Bacon state inspection

A package of bacon is stamped with the South Dakota meat inspection label at Renner Corner Locker. 

Congress is looking to help small meat processors by loosening the rules on selling across state lines.

“As a result of COVID-19, meat processing plants across the country have been forced to close or slow operations and as a result we’ve seen a renaissance in small processors,” Rep. Dusty Johnson, R-S.D., said in a news release. “Many states, including South Dakota, have inspection standards that are at least equal to what the federal government requires. This bill cuts through red tape and allows producers, processors and retailers to sell state inspected meat and poultry direct to consumers through online stores across state lines.”

Johnson, along with Rep. Henry Cuellar, D-Texas, introduced the Direct Interstate Retail Exemption for Certain Transactions (DIRECT) Act June 30.

It aims to open up new markets for meat producers and processors, Cuellar said.

The DIRECT Act will:

• Amend the retail exemption under the Federal Meat Inspection Act and Poultry Products Inspection Act to allow processors, butchers or other retailers to sell normal retail quantities (300 pounds of beef, 100 pounds of pork, 27.5 pound of lamb) of State Inspected Meat online to consumers across state lines.

• Allow new direct-to-consumer options for producers, processors and small meat markets.

• Maintains traceability of sales easily accessed in the event of a recall.

• Allows retail sales to consumers, minimizing the risk for further processing in export, keeping equivalency agreements with trading partners intact.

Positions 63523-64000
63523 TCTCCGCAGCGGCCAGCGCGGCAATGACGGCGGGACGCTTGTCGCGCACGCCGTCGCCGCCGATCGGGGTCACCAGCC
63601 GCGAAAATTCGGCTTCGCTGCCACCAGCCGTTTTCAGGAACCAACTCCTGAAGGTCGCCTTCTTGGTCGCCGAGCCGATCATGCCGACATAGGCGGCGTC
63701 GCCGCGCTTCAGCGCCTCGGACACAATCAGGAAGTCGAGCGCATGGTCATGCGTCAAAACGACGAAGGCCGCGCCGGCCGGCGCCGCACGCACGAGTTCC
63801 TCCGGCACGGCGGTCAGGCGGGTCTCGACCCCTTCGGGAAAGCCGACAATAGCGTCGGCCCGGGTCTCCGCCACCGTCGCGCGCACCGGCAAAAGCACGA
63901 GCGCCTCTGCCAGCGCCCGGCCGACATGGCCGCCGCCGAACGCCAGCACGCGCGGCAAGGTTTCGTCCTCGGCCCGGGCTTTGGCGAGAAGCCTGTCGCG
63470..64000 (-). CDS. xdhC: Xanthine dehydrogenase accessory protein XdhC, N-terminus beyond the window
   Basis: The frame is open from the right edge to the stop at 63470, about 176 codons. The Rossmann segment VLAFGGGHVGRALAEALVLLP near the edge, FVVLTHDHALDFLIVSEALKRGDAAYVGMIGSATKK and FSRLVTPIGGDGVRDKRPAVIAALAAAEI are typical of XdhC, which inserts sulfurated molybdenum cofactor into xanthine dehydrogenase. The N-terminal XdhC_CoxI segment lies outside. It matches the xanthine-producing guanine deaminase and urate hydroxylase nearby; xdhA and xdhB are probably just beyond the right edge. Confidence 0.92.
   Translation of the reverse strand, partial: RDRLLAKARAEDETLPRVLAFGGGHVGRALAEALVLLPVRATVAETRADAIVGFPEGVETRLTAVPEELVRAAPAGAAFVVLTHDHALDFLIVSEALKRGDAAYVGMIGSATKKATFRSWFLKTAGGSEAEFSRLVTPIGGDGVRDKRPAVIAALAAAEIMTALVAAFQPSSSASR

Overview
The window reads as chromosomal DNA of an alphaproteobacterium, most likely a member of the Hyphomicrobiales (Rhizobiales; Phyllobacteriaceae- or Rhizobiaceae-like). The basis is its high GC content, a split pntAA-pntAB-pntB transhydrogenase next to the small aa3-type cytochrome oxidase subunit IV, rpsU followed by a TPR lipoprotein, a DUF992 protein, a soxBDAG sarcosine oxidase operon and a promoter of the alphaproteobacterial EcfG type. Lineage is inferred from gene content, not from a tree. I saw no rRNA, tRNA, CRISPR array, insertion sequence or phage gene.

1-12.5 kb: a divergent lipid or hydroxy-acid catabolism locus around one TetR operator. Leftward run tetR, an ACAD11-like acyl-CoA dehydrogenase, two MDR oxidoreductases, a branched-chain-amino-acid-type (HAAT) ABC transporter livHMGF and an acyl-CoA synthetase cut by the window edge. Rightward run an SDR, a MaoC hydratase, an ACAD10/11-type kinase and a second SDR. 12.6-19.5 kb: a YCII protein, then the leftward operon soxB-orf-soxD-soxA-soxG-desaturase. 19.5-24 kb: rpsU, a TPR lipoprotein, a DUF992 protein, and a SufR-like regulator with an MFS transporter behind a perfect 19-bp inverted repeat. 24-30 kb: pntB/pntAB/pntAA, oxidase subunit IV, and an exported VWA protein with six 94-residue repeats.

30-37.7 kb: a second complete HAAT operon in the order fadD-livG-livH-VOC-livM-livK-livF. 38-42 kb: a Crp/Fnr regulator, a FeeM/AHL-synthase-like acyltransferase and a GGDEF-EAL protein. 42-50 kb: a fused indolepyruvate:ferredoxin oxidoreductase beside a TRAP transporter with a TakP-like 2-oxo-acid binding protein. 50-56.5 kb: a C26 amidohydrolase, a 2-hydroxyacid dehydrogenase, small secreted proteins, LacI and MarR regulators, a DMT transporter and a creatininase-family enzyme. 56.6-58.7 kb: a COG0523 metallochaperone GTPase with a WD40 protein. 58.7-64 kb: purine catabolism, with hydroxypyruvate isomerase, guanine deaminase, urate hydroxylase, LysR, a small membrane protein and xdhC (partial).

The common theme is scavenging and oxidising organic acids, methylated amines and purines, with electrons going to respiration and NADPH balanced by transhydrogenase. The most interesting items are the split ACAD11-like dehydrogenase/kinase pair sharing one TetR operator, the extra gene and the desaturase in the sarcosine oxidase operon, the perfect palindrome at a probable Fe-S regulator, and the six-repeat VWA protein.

• Allow states operating under the Cooperative Interstate Shipping system to ship and label as they are currently.

The bill is supported by the National Cattlemen’s Beef Association, American Farm Bureau Federation, American Sheep Industry Association, U.S. Cattlemen’s Association, South Dakota Cattlemen’s Association, South Dakota Pork Producers Council and South Dakota Farm Bureau.

It's been a challenge for producers to sell directly to customers because there's a limited customer base in sparsely populated rural areas and there's a shortage of federally inspected processors, said. Eric Jennings, President of the South Dakota Cattlemen’s Association. He sees online sales as an opportunity for expanding markets.

"South Dakota has had an excellent state meat inspection system that is equivalent to federal meat inspection for many years," he said. "This bill will allow our producers more freedoms for interstate commerce while still providing a safe beef product for consumers."

South Dakota Farm Bureau President Scott VanderWal said the bill would allow small

“Through the last few months these plants have gone to extraordinary levels to help keep pigs in the food chain," said Craig Andersen, President of the South Dakota Pork Producers Council. "They are in need of extra market access for the product they produce. This bill should also make it easier for producers to harvest and give product to local charities.”